Bitcoin Mining Startup Primeblock to Go Public via SPAC Merger as SEC Targets SPAC Deals – Primeblock, a bitcoin mining startup, has announced its intention to go public through a special purpose acquisition company (SPAC) deal. Primeblock announced a SPAC merger with 10X Capital, which is expected to be completed by the end of the second quarter of 2022.
Primeblock will follow in the footsteps of a number of other mining companies that have already gone public. Companies like Marathon Digital Holdings and Riot Blockchain are listed on Nasdaq. Primeblock’s overall worth, including debt, will increase to $1.25 billion as a result of the acquisition with 10X Capital.
During the SPAC merger announcement, the company also revealed that it had managed to secure $300 million in equity financing from Cantor Fitzgerald & Co.
Primeblock runs data centers in North America and claims to have 1,000 petahash of hashrate on its website. Primeblock claims to have over 70 megawatts of capacity across its mining facilities, which equates to 0.6 percent of Bitcoin’s global hashrate today.
Hosting services, logistics, equipment supply chain resources, and mining containers are all available through the mining operation. According to the company’s website, “Primeblock’s completely integrated approach to mining and digital infrastructure is a crucial advantage that enables industry-leading deployment lifecycle from design to complete setup.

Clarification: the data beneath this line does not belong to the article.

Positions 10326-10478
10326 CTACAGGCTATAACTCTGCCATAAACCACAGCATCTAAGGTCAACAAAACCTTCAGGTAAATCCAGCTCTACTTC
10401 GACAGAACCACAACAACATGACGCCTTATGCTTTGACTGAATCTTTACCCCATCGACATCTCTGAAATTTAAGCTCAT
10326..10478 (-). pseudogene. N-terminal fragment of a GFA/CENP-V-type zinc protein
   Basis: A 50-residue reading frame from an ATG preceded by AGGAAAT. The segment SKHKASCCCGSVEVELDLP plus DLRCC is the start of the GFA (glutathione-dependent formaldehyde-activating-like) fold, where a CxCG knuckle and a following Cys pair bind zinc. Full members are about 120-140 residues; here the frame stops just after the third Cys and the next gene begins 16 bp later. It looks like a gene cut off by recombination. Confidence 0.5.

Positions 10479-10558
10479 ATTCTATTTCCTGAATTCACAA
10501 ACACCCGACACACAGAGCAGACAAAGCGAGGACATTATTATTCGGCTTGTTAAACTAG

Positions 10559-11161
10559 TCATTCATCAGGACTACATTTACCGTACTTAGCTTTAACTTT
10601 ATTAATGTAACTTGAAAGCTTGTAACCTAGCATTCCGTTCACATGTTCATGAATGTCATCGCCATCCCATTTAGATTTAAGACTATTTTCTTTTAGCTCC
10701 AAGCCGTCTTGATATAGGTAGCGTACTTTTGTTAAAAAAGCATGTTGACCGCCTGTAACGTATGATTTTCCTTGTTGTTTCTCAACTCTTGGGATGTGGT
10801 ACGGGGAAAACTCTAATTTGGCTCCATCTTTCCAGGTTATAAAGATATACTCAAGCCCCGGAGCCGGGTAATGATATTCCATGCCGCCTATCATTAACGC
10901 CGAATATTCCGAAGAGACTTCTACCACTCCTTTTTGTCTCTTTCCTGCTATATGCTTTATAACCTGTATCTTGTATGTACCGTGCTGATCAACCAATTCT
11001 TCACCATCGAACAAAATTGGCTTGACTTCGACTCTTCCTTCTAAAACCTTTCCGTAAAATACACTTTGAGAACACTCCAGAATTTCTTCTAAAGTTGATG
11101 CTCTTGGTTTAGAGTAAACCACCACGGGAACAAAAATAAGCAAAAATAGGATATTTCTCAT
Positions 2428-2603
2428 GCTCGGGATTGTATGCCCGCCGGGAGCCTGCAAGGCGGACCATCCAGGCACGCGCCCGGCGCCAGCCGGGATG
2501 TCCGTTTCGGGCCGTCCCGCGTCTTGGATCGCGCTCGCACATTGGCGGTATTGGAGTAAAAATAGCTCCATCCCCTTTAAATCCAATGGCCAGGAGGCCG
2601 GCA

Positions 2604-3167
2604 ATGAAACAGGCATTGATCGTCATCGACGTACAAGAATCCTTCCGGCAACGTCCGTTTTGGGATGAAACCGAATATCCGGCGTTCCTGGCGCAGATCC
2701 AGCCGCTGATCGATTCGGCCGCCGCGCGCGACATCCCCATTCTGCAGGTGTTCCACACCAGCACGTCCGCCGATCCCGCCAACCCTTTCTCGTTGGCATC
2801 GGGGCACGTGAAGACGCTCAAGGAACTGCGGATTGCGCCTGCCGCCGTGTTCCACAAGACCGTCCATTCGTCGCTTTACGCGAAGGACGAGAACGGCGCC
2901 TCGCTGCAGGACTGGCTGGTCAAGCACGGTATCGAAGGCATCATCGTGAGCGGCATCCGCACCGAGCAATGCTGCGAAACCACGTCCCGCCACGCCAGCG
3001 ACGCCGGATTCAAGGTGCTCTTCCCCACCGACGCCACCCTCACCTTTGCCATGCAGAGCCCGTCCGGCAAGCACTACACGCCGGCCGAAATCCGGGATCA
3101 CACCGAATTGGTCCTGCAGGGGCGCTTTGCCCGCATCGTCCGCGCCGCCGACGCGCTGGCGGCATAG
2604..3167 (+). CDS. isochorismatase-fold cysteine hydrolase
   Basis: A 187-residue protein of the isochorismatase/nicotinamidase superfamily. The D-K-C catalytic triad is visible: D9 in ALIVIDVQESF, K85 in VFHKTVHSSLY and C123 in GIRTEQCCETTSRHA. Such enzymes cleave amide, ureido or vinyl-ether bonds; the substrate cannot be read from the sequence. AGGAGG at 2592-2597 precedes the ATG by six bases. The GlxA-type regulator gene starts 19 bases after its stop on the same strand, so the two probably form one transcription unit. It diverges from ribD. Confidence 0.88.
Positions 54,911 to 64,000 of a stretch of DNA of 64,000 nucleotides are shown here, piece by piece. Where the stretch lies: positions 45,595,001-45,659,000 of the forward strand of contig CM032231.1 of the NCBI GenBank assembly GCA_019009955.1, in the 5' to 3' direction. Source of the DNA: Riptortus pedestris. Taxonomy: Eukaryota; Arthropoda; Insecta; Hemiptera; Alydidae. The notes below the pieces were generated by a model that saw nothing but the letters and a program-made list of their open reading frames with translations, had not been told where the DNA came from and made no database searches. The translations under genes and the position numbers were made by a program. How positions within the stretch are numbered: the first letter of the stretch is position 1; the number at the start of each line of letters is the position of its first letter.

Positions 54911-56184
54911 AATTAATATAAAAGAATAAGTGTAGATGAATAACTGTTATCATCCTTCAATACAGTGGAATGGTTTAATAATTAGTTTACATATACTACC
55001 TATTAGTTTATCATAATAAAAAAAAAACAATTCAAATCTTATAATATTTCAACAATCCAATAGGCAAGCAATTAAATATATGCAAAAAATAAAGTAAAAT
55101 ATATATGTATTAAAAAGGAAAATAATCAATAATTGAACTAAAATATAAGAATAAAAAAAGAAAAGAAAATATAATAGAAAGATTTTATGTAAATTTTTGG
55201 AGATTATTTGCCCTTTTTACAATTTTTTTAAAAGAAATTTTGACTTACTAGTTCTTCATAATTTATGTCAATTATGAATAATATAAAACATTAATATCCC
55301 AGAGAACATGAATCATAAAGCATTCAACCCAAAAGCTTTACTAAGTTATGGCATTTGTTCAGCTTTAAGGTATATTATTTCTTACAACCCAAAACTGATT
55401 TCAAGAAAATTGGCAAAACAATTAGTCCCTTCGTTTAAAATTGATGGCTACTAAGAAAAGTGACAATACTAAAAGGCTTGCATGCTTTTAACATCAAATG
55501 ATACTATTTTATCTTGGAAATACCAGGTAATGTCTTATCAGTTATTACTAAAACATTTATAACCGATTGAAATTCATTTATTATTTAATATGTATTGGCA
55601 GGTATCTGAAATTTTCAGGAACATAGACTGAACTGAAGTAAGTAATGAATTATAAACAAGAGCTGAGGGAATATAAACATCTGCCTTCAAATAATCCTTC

Bitcoin Mining Startup Primeblock to Go Public via SPAC Merger as SEC Targets SPAC Deals – “Following the merger, Primeblock’s chief executive officer Gaurav Budhrani will lead the company. Primeblock has been following a wave of crypto companies that have gone public, particularly those that have used a special purpose acquisition company deal. SPAC deals have been used by companies such as Apifiny, Griid, Circle, Coincheck, and Bitdeer.
The Securities and Exchange Commission of the United States, on the other hand, has released new draft rules for SPAC disclosures. If the plans become law, SPAC deals may face legal challenges, and SPACs will be required to reveal a lot more financial information about sponsors and blank-check corporations.